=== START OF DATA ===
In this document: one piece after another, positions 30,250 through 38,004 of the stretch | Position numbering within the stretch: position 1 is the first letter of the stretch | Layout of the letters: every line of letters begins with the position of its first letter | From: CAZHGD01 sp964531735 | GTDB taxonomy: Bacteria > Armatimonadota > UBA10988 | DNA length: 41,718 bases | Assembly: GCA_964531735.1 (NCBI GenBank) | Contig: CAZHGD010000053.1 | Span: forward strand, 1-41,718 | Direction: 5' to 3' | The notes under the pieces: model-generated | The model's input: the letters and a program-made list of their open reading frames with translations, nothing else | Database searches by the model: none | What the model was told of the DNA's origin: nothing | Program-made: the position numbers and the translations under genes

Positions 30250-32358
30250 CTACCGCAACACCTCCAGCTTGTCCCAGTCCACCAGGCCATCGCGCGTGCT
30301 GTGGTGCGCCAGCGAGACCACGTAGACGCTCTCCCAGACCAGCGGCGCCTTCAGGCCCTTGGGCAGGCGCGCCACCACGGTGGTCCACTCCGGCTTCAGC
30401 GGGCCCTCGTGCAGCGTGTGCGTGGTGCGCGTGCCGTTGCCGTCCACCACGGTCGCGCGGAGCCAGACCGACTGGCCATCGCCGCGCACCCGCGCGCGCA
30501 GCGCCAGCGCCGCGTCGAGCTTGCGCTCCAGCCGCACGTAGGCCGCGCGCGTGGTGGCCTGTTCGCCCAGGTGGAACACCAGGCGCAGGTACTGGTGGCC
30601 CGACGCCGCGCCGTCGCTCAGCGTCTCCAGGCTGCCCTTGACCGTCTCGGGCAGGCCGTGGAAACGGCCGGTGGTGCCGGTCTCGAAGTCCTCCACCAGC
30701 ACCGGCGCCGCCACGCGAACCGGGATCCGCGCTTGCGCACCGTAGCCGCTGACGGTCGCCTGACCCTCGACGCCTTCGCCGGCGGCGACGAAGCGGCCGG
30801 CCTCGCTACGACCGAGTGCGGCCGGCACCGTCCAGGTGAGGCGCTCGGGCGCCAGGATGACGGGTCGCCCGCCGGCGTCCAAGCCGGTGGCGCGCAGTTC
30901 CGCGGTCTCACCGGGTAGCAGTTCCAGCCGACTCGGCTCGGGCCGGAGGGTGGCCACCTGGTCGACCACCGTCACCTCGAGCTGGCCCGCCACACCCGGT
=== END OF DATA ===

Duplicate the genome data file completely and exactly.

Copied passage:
In this document: one piece after another, positions 30,250 through 38,004 of the stretch | Position numbering within the stretch: position 1 is the first letter of the stretch | Layout of the letters: every line of letters begins with the position of its first letter | From: CAZHGD01 sp964531735 | GTDB taxonomy: Bacteria > Armatimonadota > UBA10988 | DNA length: 41,718 bases | Assembly: GCA_964531735.1 (NCBI GenBank) | Contig: CAZHGD010000053.1 | Span: forward strand, 1-41,718 | Direction: 5' to 3' | The notes under the pieces: model-generated | The model's input: the letters and a program-made list of their open reading frames with translations, nothing else | Database searches by the model: none | What the model was told of the DNA's origin: nothing | Program-made: the position numbers and the translations under genes

Positions 30250-32358
30250 CTACCGCAACACCTCCAGCTTGTCCCAGTCCACCAGGCCATCGCGCGTGCT
30301 GTGGTGCGCCAGCGAGACCACGTAGACGCTCTCCCAGACCAGCGGCGCCTTCAGGCCCTTGGGCAGGCGCGCCACCACGGTGGTCCACTCCGGCTTCAGC
30401 GGGCCCTCGTGCAGCGTGTGCGTGGTGCGCGTGCCGTTGCCGTCCACCACGGTCGCGCGGAGCCAGACCGACTGGCCATCGCCGCGCACCCGCGCGCGCA
30501 GCGCCAGCGCCGCGTCGAGCTTGCGCTCCAGCCGCACGTAGGCCGCGCGCGTGGTGGCCTGTTCGCCCAGGTGGAACACCAGGCGCAGGTACTGGTGGCC
30601 CGACGCCGCGCCGTCGCTCAGCGTCTCCAGGCTGCCCTTGACCGTCTCGGGCAGGCCGTGGAAACGGCCGGTGGTGCCGGTCTCGAAGTCCTCCACCAGC
30701 ACCGGCGCCGCCACGCGAACCGGGATCCGCGCTTGCGCACCGTAGCCGCTGACGGTCGCCTGACCCTCGACGCCTTCGCCGGCGGCGACGAAGCGGCCGG
30801 CCTCGCTACGACCGAGTGCGGCCGGCACCGTCCAGGTGAGGCGCTCGGGCGCCAGGATGACGGGTCGCCCGCCGGCGTCCAAGCCGGTGGCGCGCAGTTC
30901 CGCGGTCTCACCGGGTAGCAGTTCCAGCCGACTCGGCTCGGGCCGGAGGGTGGCCACCTGGTCGACCACCGTCACCTCGAGCTGGCCCGCCACACCCGGT